UN Security Council imposes sanctions on six people involved in human trafficking and smuggling in Libya

The six men – four Libyans and two Eritreans – exploited Sub-Saharan Africans seeking to cross the Mediterranean across Libya. The sanctions, which went into immediate effect on Thursday 7 June, will freeze their bank accounts and ban them from international travel. These imposed sanctions follow the publication of the book “Human Trafficking and Trauma in the Digital Era. The Ongoing Tragedy of the Trade in Refugees from Eritrea.” (eds. Mirjam van Reisen & Munyaradzi Mawere, Langaa. 2017) which presented the conclusion that Eritrean refugees are trafficked by networks that are led by fellow Eritreans.

It is the first time that the UN Security Council imposes sanctions on people involved in violent human trafficking and smuggling. Traffickers often torture people to extract ransom from them, a situation that has been ongoing since around 2009 (then in the Sinai desert).  One of the triggers has been reported to be a film footage that showed Africans auctioned as slaves in Libya. After a timely investigation, The Netherlands, supported by France, Germany, the United States and the United Kingdom put forward the motion for sanctions. Russia had put a hold on the motion in May requesting more evidence but they dropped any objections on Thursday. The six individuals include Fitiwi Abdelrazak of Eritrea, Libyan Mus’ab Abu-Qarin,who is accused of organizing an April 2015 crossing resulting in the deaths of 800 people, and Abd al Rahman al-Milad, who heads the regional unit of the Coast Guard in Zawiya and is believed to collaborate with smugglers. Documents cited Al-Milad for collaborating with other coast guard members in putting fire on migrant boats to cause them to sink. Then, they were reported for picking up refugees at sea who were sent to detention centers and beaten. Others in the proposed blacklist have been Ermias Ghermay of Eritrea, described as leader of a network responsible for trafficking and smuggling people from the Horn of Africa to the coast of Libya and then to Europe and the United States. Other times, the dangerous journeys ended in shipwrecks. Ghermay and Abelrazak were also cited for owing private detention camps in Libya.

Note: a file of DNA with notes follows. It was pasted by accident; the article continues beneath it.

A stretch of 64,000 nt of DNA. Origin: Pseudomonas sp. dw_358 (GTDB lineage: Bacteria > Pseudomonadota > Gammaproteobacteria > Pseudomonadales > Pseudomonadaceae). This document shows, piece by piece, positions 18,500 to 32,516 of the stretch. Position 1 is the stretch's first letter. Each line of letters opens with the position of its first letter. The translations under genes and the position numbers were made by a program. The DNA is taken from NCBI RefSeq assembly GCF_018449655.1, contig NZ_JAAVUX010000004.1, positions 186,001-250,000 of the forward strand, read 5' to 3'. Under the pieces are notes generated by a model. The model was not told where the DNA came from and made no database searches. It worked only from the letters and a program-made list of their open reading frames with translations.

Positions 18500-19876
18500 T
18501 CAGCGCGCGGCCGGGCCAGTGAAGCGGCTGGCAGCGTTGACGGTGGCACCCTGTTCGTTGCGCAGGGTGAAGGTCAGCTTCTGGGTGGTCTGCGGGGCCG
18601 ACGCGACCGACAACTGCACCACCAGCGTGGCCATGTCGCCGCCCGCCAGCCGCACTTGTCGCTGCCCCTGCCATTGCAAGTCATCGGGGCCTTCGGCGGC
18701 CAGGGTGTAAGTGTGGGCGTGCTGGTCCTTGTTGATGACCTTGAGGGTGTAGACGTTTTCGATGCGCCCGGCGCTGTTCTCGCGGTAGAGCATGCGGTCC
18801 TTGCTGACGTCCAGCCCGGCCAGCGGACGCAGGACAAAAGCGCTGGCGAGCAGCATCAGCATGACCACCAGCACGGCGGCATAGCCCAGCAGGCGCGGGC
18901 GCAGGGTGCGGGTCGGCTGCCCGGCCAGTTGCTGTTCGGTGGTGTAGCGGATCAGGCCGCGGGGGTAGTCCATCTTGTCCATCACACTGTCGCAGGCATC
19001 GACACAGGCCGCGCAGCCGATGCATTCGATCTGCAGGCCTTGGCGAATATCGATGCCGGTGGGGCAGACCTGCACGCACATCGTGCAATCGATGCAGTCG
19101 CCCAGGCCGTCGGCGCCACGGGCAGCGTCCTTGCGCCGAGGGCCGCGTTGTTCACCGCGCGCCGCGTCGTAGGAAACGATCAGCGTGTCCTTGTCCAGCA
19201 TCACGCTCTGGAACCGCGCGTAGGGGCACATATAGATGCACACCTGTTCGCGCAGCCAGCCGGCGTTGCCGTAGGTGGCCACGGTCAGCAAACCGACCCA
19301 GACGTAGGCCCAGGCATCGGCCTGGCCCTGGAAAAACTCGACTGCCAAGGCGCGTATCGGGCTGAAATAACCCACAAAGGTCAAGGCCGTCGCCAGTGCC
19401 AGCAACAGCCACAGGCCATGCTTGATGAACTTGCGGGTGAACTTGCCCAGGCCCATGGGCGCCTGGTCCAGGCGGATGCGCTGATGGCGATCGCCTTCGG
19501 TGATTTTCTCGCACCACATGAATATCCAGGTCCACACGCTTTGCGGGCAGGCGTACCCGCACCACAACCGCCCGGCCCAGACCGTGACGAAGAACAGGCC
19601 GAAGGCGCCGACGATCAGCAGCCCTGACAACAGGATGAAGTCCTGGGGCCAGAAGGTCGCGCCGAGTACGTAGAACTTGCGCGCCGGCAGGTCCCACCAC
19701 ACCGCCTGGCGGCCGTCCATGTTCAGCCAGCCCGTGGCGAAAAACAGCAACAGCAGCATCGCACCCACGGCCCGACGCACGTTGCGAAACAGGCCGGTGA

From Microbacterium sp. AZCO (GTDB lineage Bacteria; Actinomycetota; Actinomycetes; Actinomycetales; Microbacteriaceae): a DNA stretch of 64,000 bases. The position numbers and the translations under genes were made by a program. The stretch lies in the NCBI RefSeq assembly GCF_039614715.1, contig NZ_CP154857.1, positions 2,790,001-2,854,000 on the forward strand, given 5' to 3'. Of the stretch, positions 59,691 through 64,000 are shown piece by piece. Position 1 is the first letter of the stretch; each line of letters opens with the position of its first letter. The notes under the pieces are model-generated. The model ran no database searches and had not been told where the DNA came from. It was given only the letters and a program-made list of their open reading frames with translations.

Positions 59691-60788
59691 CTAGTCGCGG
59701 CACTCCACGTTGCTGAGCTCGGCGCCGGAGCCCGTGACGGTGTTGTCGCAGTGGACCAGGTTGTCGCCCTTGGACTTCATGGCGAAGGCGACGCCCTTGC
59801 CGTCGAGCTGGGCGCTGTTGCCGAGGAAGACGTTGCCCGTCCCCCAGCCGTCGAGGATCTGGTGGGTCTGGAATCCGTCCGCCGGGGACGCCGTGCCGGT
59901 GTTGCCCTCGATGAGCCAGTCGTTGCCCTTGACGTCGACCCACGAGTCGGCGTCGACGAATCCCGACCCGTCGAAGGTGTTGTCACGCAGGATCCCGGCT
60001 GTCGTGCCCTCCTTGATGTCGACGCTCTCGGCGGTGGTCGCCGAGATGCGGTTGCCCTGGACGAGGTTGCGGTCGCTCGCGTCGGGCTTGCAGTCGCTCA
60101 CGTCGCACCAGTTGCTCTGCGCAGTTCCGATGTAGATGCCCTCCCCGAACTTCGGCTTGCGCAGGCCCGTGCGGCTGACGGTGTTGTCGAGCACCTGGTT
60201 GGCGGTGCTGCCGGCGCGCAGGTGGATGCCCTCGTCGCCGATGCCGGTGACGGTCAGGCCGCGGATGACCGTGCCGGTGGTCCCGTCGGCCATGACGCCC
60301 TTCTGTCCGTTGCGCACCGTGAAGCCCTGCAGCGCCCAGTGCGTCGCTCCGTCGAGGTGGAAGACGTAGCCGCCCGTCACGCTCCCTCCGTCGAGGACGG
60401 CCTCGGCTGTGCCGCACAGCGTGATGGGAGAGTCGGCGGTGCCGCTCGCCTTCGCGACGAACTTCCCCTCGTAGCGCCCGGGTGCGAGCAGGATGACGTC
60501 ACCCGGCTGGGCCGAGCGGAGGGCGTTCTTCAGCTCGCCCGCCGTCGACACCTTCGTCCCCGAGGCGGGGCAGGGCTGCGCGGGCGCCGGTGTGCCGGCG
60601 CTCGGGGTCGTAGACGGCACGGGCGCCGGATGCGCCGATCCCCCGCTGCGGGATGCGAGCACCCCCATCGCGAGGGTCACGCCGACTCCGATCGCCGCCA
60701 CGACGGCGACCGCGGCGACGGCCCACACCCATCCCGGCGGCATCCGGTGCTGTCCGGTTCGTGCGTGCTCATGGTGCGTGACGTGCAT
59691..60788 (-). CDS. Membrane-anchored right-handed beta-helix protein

The rest are Libyan militia leader Ahmad Oumar al-Dabbashi and Libyan Mohammed Kachlaf, head of the Shuhada al Nasr brigade in Zawiya, western Libya.

Dutch prosecutors said that the men were millionaires and acted with impunity. In a tweet, UNHCR’s Special Envoy for the Central Mediterranean, Vincent Cochetel, welcomed the sanctions as significant and “a good start”.

Libya is known for its character as a transit country for migrants and refugees on their way to Europe. Fleeing human rights abuses, poverty and conflict, migrants and refugees are driven into the hands of smugglers and traffickers. Critics fear that, due to the EU’s growing externalized border controls to stop the migration flows, as well as due to other barriers such as alleged bribes being demanded by the UNHCR, people are becoming trapped. In this way, the smuggling and trafficking business has grown, especially after the 2011 fall of Muammar Gaddafi.

The book “Human Trafficking and Trauma in the Digital Era. The Ongoing Tragedy of the Trade in Refugees from Eritrea” had named some of these individuals and has pointed to the involvement of Eritrean authorities, notably the Eritrean embassy in Libya. This shows that Eritrean authorities are actively involved in the trade of its own people. The findings were based on the work of several researchers, notably Meron Estefanos, Mirjam van Reisen and Selam Kidane.

The book points to the importance of combatting impunity of human trafficking and suggests that the UN Security Council should consider the report of the UN Inquiry on Human Rights in Eritrea, which concluded that crimes against humanity have been committed and are ongoing in the country.